Wednesday, November 24, 2010
My grandma always had a way of making the most of every situation. She was the epitome of one who took lemons and made lemonade no matter what came her way. Was she naturally a glass-is-half-full kind of person? I'm not sure, but she sure was determined to be.
According to the late researcher David Lykken, happiness is based half on our genes and the other half is up to us. Gratitude can have a major impact on raising our happiness level, but giving thanks is a learned habit. Writing a simple list of things to be grateful for each day can help form this habit. Furthermore, people who jot their gratitude down are 25 percent happier than those who don't, claims a study by Robert Emmons, author of Thanks!: How Practicing Gratitude Can Make You Happier.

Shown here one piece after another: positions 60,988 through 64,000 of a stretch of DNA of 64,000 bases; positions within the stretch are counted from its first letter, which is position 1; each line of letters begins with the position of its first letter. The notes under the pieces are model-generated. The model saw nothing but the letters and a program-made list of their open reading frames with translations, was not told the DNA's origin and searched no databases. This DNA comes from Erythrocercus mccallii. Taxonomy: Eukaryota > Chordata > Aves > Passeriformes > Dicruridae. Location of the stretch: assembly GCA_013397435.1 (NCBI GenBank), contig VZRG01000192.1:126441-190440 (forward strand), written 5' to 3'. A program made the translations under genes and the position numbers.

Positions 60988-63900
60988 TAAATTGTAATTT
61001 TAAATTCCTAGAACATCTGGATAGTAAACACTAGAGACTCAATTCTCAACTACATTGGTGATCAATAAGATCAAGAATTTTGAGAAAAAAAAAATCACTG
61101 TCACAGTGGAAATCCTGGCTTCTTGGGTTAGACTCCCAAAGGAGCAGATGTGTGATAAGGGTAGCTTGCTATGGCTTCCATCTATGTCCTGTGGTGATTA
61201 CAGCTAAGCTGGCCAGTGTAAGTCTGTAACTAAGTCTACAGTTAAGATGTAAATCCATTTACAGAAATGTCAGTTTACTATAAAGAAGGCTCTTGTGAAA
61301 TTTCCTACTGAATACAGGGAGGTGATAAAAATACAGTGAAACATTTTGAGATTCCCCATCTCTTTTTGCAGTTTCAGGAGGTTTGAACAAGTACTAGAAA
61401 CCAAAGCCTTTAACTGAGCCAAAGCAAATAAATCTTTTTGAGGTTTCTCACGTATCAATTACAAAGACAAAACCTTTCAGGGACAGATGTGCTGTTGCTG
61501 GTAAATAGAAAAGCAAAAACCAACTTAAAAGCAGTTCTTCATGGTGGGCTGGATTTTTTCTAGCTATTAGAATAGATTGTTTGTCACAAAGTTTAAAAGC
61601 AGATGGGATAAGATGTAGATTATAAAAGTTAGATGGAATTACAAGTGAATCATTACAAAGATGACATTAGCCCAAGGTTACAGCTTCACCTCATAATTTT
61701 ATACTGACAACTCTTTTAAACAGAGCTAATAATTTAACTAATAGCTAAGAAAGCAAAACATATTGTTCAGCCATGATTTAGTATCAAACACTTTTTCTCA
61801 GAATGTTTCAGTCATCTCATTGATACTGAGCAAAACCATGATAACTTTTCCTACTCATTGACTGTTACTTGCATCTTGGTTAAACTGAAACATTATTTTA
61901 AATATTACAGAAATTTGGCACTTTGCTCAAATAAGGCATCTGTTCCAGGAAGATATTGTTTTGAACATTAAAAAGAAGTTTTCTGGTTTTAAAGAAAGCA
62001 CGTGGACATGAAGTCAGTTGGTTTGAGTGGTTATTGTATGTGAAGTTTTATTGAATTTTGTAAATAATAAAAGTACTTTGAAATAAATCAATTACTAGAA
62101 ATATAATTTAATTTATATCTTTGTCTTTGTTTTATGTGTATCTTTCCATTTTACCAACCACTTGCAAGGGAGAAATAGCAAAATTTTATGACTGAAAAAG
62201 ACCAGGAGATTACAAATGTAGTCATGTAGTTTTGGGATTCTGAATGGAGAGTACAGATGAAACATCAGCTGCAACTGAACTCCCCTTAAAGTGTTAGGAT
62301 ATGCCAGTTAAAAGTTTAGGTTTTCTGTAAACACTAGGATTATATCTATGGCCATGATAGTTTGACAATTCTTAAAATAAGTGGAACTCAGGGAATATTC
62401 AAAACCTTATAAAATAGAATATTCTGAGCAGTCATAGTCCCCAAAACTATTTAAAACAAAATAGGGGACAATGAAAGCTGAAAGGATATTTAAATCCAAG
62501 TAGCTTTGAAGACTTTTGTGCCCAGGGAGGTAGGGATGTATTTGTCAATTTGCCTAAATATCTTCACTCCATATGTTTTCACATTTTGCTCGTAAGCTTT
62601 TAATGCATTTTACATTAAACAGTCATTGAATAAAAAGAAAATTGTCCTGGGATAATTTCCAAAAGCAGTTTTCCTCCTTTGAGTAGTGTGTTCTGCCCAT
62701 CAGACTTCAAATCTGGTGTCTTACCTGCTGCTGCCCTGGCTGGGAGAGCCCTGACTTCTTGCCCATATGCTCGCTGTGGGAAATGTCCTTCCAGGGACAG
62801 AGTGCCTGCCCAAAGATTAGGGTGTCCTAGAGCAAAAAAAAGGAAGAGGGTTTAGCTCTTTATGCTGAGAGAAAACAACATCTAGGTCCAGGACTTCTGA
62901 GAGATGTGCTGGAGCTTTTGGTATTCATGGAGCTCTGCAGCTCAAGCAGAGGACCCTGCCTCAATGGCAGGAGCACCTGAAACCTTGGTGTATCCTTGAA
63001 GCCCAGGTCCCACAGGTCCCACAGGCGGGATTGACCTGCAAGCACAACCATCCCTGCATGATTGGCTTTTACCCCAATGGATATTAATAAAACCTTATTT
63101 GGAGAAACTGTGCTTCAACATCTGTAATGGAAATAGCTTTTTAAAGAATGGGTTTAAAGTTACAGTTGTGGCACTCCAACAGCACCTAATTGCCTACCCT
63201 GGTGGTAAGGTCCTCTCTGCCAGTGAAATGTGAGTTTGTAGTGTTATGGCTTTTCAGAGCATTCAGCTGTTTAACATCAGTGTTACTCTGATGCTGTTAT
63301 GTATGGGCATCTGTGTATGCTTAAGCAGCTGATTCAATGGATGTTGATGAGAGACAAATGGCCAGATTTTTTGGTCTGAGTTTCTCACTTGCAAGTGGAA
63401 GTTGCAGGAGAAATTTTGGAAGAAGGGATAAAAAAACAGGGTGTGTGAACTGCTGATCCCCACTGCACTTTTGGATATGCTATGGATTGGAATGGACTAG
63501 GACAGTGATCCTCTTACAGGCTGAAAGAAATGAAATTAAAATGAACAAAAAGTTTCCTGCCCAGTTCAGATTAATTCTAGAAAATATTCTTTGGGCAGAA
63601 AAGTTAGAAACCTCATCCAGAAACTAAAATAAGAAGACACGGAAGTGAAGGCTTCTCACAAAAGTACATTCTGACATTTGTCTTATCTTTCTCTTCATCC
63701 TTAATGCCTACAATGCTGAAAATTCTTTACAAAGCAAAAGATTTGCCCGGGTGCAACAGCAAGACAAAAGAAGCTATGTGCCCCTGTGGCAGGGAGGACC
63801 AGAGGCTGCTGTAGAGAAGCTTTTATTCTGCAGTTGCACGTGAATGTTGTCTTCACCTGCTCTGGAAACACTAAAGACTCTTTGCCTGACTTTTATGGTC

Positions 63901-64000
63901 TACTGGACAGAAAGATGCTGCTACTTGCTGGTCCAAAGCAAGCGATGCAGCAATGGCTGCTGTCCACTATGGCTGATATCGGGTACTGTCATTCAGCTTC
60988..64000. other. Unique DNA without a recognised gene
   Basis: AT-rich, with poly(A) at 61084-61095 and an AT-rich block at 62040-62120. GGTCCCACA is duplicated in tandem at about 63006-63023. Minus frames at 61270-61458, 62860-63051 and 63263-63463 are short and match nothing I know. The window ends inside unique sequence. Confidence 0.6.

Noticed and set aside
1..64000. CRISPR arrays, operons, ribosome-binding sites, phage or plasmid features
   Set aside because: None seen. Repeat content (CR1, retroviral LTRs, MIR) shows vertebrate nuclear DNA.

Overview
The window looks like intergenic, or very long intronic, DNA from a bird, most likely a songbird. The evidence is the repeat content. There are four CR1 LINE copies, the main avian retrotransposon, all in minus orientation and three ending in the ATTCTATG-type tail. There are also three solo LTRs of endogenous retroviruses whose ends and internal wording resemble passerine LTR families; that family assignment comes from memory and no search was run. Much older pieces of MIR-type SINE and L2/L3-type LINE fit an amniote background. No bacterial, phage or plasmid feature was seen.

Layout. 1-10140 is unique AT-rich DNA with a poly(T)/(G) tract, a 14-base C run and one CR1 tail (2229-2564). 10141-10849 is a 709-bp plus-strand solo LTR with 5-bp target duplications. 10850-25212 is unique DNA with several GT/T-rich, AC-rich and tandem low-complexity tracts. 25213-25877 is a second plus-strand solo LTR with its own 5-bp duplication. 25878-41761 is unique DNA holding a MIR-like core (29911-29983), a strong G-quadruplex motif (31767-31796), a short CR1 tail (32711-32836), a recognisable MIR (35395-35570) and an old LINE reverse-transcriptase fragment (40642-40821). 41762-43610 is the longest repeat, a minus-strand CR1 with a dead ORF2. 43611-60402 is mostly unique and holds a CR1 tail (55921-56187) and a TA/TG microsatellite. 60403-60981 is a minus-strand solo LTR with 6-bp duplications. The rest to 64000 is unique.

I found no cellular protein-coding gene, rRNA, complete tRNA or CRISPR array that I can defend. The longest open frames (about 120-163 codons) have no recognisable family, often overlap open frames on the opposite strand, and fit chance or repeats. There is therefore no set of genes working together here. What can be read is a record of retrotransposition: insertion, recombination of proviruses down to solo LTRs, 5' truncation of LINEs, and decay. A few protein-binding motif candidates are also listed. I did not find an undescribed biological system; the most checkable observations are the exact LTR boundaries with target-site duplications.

Recent research confirms what my wise grandma knew back then, that counting our blessings brings health, healing and longer life. In fact, one newly published study in Psychology Science found that positive people had stronger immunities than their pessimistic peers. Being grateful helps us focus on the positive. Just like the Old Testament says, "A merry heart is good medicine."
By starting each day off focusing on the good things in life and giving thanks for them can set a positive tone for the rest of the day.
Like my grandma, we have to be determined to be grateful and as a reward we'll reap its benefits.